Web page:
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It is, as Newman commented long ago, plain enough that there are differences between the Church as we see it when it is legalised in the Roman Empire in the fourth century, and what is described in the Acts of the Apostles. This occasions no surprise to any historically-aware person; across that range of time and cultures it would have been astonishing if things had not changed. Some changes were relatively painless but undocumented – no one insisted that every successor to the Apostles should be a Jew, although there was a consensus that elders/bishops should be male; others were painful and documented – Gentiles did not, as it turned out, have to be circumcised or obey kosher laws. The transfer of the sabbath from the Jewish Saturday to Sunday was an especially painful change, as there were many who insisted that it must remain where the Apostles had it; but the Church decided otherwise. However, for many years, there were those who refused to accept this and who alleged it showed that the Church had turned away from the right path; no doubt the ‘men from James’ felt the same.  In short, there has always been change and always been those who objected to it.

Nor was this change confined to what one might call the ‘accidents’ of the faith. In many posts here on the Trinity (just enter the term in the search panel and you will find more than I can list here) we have seen that the attempt to understand what St John meant by writing that the ‘Word’ was ‘in the beginning with God’ and ‘was God’ took pious and intelligent Christians in different directions. The Arians thought that because Jesus was the Son, and the Son came after the Father, that Jesus was the first-born of all creation. When Arius formulated that view, supported by many Scriptural quotations, it was not heretical because the Church had not actually come to a fixed view; in fact it was Arius’ teaching of a view which clearly made Jesus ‘a creature’ which forced other Christians to think very clearly about the issue.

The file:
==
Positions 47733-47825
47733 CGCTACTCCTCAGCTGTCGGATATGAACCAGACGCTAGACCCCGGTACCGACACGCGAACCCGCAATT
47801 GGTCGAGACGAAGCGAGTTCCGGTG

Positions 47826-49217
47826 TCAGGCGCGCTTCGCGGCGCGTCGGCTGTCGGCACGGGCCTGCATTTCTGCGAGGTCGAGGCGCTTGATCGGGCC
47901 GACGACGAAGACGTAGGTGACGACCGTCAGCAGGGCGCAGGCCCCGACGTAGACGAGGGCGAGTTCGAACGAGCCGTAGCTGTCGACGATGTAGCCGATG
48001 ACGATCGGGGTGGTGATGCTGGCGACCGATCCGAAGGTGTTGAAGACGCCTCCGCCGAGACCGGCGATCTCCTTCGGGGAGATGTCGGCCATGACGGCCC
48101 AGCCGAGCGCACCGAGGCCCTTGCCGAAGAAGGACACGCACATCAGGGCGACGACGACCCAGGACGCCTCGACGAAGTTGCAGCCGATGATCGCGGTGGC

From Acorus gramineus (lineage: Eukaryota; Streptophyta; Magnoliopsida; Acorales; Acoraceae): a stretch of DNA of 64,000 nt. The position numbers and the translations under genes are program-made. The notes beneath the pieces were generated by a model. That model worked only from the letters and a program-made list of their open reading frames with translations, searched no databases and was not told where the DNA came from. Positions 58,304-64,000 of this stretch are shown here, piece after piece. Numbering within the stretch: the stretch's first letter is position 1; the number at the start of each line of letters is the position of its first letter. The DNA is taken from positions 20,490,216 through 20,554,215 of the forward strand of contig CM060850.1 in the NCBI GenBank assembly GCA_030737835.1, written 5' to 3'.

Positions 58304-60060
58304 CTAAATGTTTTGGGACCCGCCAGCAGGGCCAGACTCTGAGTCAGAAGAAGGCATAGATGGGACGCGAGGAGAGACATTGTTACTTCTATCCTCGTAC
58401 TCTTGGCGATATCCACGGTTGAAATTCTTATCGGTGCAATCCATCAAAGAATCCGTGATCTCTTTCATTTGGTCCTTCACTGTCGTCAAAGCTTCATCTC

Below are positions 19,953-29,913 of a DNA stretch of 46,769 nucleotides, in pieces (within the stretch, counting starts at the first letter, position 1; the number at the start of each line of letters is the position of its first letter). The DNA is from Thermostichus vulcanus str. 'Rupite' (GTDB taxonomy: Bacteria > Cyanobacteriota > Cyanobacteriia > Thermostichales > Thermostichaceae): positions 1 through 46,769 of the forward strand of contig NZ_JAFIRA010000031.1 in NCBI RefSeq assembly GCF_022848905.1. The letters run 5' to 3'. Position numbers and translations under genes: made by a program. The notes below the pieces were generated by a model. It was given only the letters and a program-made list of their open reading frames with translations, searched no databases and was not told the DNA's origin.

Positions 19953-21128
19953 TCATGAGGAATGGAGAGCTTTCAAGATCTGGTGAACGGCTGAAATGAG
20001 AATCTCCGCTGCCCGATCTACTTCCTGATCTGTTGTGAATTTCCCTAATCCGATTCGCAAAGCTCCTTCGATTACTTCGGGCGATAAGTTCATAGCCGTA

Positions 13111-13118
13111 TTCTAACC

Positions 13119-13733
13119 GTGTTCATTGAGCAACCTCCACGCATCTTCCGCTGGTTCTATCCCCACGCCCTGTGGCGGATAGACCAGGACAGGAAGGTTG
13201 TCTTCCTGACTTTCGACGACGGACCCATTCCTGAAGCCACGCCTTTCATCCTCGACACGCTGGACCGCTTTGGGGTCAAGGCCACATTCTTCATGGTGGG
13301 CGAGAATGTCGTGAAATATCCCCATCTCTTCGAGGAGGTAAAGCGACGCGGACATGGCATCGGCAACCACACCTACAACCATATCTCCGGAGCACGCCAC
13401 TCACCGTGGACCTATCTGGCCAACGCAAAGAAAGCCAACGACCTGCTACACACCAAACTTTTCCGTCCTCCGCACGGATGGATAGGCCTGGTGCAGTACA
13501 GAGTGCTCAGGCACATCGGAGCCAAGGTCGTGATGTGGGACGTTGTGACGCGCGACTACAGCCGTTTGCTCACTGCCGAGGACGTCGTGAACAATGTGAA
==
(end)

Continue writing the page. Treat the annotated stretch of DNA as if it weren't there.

This is brought out well in one of my favourite books by Newman, Arians of the Fourth Century. Now, had Arius not been free to enunciate his views, no doubt a good deal of pain would have been averted, but the result of his boldness was to make Athanasius and the Cappadocian Fathers think carefully about why Arius was wrong. Their long argument with Arianism and its variants were the whetstone on which the doctrine of the Trinity was sharpened. Those who still refuse to accept the Trinity rarely show any acquaintanceship with the Cappadocian Fathers or with Athanasius, and, indeed, some do not know that they are Arians and that their arguments were exploded long ago. To lack a sense of history is to risk repeating what was once not heresy, but is now and will be for ever more.

However, for there to be heresy, there has to be an authority which declare orthodoxy, and for Catholics, this is what Jesus provided for when he gave the powers of binding and loosing to St Peter and his successors. For Orthodox Christians, this power lies with the successors of the Apostles and the Councils, a position which the Catholic Church regards as not going quite far enough as it does not recognise the special place of Rome. But without some authority, who is to say what changes, what developments are orthodox and which are not?